The goal of the UHERO Dashboard Project is to produce a collection of indicators and visualizations that not only summarize the status of Hawaii’s economy, but update the community on the features of the economy that are relevant to them.

 
ABOUT THE DATA:

Data for The Hawaii Jobs Explorer was drawn from the Occupational Employment Statistics (OES) program, which produces employment and wage estimates annually for over 800 occupations. These estimates are available for the nation as a whole, for individual states and for metropolitan and nonmetropolitan areas; national occupation estimates for specific industries are also available.
The State Occupational and Wage Estimates for Hawaii were calculated with data collected from employers of all industry sectors in metropolitan and nonmetropolitan areas in Hawaii.

 

View the Jobs Explorer


Investigating the Effects of Furloughing Public School Teachers on Juvenile Crime in Hawaii

Posted October 1, 2013 | Categories: Hawaii's Economy, Blog

What happens to crime when 180,000 DOE students and all of their teachers are given the day off? When a fiscal crisis led to 17 "Furlough Fridays" during the 2009/2010 school year, we found ourselves in a unique position to find out. While it is tempting to imagine streets being flooded with idle teenagers up to no good, a new UHERO working paper titled "In School and Out of Trouble? Investigating the Effects of Furloughing Public School Teachers on Juvenile Crime in Hawaii" suggests the contrary.

The authors, Randall Akee (an assistant professor at UCLA), Timothy Halliday (an associate professor at UH-Manoa) and Sally Kwak (an economist at the US Congress Joint Committee on Taxation), used juvenile arrest data from the Honolulu Police Department to investigate the effects of this unusual policy on juvenile crime. Using such a policy to test the effects of shortening the school year on crime is an example of what economists call a "natural experiment;" an observational study that allows researchers to ascertain causal relationships without using a randomized trial.

Contrary to what many would have predicted, their results indicate that the furloughs were associated with fewer juvenile assault arrests for assault and drug-related crimes. Over the course of the entire academic year, there were 20 fewer arrests for assault and 15 fewer arrests for drug offenses due to the furloughs. These reductions are larger than effects produced from national studies. It is hard to say exactly why this is but the authors speculate that, since 1 in 5 students in Hawaii are in private schools, the average socioeconomic status of families who do send their children to public schools may be lower than elsewhere which may enhance the ability of school to facilitate rather than prevent crime.

Spatial differences were also identified. Assaults went down more than drug-related crimes in Leeward and Central Oahu, while drug-related crimes were reduced more than assaults in Metro and Windward Oahu. The authors attribute the reduction in crime to two factors. The first is a lack of "concentration" allowing for less opportunity to engage in criminal activity, and the second is possibly increased monitoring by parents that may have happened since parents were told about the furloughs in advance and 13 of the 17 DOE furlough days coincided with furloughs for state employees. The "concentration" effect was more prominent in Leeward and Central Oahu resulting in fewer assaults, while the monitoring effect may have been more prominent in Metropolitan and Windward Oahu where more affluent parents may have been better able to plan ahead to spend the day with their children or to arrange for a paid alternative activity.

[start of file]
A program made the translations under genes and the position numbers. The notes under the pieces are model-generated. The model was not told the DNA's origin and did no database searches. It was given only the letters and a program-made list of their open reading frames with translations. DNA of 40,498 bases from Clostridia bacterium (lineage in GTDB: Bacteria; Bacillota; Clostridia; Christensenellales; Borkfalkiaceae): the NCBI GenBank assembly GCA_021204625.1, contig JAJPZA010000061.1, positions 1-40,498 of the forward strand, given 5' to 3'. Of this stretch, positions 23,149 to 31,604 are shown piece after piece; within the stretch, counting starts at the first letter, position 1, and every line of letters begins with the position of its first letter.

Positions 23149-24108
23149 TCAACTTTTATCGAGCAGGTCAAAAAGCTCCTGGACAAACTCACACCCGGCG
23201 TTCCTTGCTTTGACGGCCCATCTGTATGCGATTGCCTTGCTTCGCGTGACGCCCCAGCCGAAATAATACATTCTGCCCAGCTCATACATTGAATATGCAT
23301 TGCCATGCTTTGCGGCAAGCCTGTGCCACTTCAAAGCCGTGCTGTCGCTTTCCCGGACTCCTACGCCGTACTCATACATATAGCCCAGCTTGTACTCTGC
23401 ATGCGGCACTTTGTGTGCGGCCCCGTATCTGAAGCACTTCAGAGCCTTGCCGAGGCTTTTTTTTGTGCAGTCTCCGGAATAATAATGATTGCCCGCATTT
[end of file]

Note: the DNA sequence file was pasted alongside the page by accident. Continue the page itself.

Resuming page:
It would be flippant to say that school should be canceled as a means of crime prevention, but the overall reduction in crime should encourage decision-makers to think harder about how to minimize crime while school is in session.

---Tim Halliday

READ THE WORKING PAPER


Hawaii's Energy Future

Last week's Asia Pacific Clean Energy Conference has focused the spotlight on Hawaii's energy future. Governor Abercrombie opened the conference with a strong commitment to installing an undersea cable between Oahu and Maui. The Blue Planet foundation unveiled their "Energy Report Card" during a keynote address by Henk Rogers. Meanwhile, recent coverage by NPR discussed switching to natural gas as an alternative to Hawaii's oil dependence. 

The Hawaii Clean Energy Initiative set the vision for the state to move toward renewable and cleaner sources of energy. There are numerous pathways and decision on the best pathway is fraught with debate.

The Governor's comments juxtaposed to strong resistance to the undersea cable suggests that there needs to be on-going discussion of what energy portfolios will likely emerge in separated versus linked islands scenarios - including environmental and economic impacts.

Moreover, there is also concern over the high cost of energy. As many renewable sources are still relatively costly (or difficult to locate) there is also consideration of switching to natural gas as a "bridge fuel." The future price of liquefied natural gas is uncertain and, while it is cleaner burning than oil, there is concern that its full environmental impact is not necessarily an improvement over the status quo.

In addition, environmental groups such as Blue Planet in their "energy report card" bring up concerns about the lack of guiding policy for the transportation sector. Policies that complement transportation as well as electricity have a place in the discussion as well.

UHERO's ongoing research is looking at ways to cost-effectively achieve GHG reduction and meet the state's clean energy goals.

---Makena Coffman